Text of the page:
Wednesday, September 30, 2009
Created and Performed by Gülsen Özer and Dani-Ela Kayler
As part of Melbourne Fringe Festival
Arts House, North Melbourne Town Hall
September 29, 2009, until October 10
Iris reminded me so strongly of something my busy adult self had nearly forgotten, the imaginary world my best friend and I created at primary school. We would constantly be adding characters and having adventures to the point where sometimes it really did seem real. It was somewhere to escape to, which made our daily lives so much more exciting.
Gülsen Özer and Dani-Ela Kayler have captured the essence of that magical childhood time, where anything is possible if only you can imagine it. Their sing-song rhymes, bossy arguments and sophisticated games have one foot in this world and one in a slightly different place, where watching flies while sitting on a country gate can be great entertainment. They have been working on this piece for over three years, and the time spent in development shows in the layers of meaning they’ve been able to compile. I won’t try to point them all out after just one viewing, as I’d be sure to miss too many, but suffice to say I was sitting well forward on my seat to be sure to catch all the little details.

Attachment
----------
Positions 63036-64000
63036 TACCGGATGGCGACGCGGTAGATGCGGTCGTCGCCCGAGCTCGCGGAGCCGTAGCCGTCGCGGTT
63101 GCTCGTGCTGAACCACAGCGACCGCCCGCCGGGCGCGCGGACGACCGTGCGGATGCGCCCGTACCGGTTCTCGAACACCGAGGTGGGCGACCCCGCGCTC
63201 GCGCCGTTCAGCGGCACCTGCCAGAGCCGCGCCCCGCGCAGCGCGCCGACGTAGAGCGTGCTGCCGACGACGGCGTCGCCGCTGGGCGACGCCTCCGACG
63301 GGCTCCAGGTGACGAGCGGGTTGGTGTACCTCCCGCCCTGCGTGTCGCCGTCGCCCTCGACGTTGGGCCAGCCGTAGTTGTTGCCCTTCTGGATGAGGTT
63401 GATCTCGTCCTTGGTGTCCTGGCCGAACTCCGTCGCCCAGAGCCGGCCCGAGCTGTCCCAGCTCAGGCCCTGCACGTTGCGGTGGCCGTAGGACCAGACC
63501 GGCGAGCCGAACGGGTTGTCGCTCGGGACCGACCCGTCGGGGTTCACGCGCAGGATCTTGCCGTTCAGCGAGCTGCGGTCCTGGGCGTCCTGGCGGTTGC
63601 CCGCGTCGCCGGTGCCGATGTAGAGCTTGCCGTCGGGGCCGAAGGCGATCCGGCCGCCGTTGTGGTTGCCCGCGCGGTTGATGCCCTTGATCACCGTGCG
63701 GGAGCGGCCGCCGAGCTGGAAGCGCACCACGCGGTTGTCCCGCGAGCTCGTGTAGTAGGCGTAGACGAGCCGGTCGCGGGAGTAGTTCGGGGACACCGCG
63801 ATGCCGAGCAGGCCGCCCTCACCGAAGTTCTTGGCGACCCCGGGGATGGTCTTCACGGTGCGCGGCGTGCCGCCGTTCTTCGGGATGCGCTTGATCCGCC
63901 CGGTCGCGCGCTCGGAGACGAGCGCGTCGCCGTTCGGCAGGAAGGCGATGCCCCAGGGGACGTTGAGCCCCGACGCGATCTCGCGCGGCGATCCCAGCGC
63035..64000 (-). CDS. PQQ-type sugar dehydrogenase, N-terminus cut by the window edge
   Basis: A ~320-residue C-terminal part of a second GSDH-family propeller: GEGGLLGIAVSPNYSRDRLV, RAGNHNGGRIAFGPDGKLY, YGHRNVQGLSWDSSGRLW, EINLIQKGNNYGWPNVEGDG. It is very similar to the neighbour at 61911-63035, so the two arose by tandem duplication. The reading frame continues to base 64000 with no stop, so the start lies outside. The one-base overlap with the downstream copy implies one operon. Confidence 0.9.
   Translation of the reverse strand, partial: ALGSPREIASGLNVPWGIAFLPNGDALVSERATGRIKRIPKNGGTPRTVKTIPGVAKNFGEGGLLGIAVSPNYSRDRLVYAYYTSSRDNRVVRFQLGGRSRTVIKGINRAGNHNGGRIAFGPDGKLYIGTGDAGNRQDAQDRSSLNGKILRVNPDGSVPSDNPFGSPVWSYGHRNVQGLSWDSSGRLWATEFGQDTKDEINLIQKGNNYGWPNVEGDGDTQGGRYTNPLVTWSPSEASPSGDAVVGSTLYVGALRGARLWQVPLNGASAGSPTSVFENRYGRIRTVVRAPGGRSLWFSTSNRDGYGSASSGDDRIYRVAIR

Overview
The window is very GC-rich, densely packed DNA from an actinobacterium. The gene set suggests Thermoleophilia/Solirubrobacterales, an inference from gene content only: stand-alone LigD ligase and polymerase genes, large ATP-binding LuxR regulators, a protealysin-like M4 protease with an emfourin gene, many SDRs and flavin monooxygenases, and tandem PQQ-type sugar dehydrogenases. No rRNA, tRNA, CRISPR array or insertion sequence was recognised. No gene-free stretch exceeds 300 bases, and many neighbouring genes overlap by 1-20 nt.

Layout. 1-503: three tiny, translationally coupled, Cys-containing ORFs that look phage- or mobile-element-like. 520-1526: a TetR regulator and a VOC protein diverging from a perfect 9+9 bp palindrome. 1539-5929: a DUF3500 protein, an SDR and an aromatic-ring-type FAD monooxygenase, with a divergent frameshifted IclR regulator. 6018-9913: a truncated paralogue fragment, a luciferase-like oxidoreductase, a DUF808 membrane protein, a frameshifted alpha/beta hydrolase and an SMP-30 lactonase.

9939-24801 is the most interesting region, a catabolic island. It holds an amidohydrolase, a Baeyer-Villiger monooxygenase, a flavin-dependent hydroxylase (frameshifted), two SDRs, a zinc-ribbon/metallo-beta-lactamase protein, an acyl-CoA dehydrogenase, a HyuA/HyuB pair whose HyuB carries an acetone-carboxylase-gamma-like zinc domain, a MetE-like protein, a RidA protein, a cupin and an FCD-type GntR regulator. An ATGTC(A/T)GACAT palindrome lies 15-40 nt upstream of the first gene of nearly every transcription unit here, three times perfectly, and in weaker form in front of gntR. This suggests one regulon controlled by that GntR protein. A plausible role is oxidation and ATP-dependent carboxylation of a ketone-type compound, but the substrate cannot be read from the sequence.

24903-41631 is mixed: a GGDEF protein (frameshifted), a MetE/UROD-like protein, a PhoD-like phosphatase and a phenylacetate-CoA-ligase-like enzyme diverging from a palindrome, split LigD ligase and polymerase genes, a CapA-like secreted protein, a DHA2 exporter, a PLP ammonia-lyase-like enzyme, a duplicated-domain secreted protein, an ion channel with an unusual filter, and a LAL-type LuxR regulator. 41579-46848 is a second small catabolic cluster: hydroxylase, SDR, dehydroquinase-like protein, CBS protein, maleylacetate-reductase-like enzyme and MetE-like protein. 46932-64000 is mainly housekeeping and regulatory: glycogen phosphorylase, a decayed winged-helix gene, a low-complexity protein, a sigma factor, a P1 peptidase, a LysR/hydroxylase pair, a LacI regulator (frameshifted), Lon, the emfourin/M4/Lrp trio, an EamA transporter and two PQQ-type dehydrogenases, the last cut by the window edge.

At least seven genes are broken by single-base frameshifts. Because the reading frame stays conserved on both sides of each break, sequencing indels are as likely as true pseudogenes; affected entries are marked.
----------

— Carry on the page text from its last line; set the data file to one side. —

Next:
As often happens when dance is combined with spoken word, the movement is sometimes trampled by the more direct power of speech. This is particularly the case when abstracted movement is used in conjunction with seemingly unrelated script, arms and legs waving about in a manner easily spoofed by those who love to hate ‘interpretive dance’. Nevertheless, occasionally Özer and Kayler manage to strike the right balance, finding postures that ring true and speak for themselves, like their ingenious opening sequence where their faces become conjoined, physicalising the emotional interconnection that inseparable friends experience.
It’s by no means a virtuosic dance performance, but neither does it need to be, with a very well developed and delivered script, evocative sound design by Zoë Barry and good direction from Tim White, Iris is a solid piece of dance theatre.
Posted by Chloe Smethurst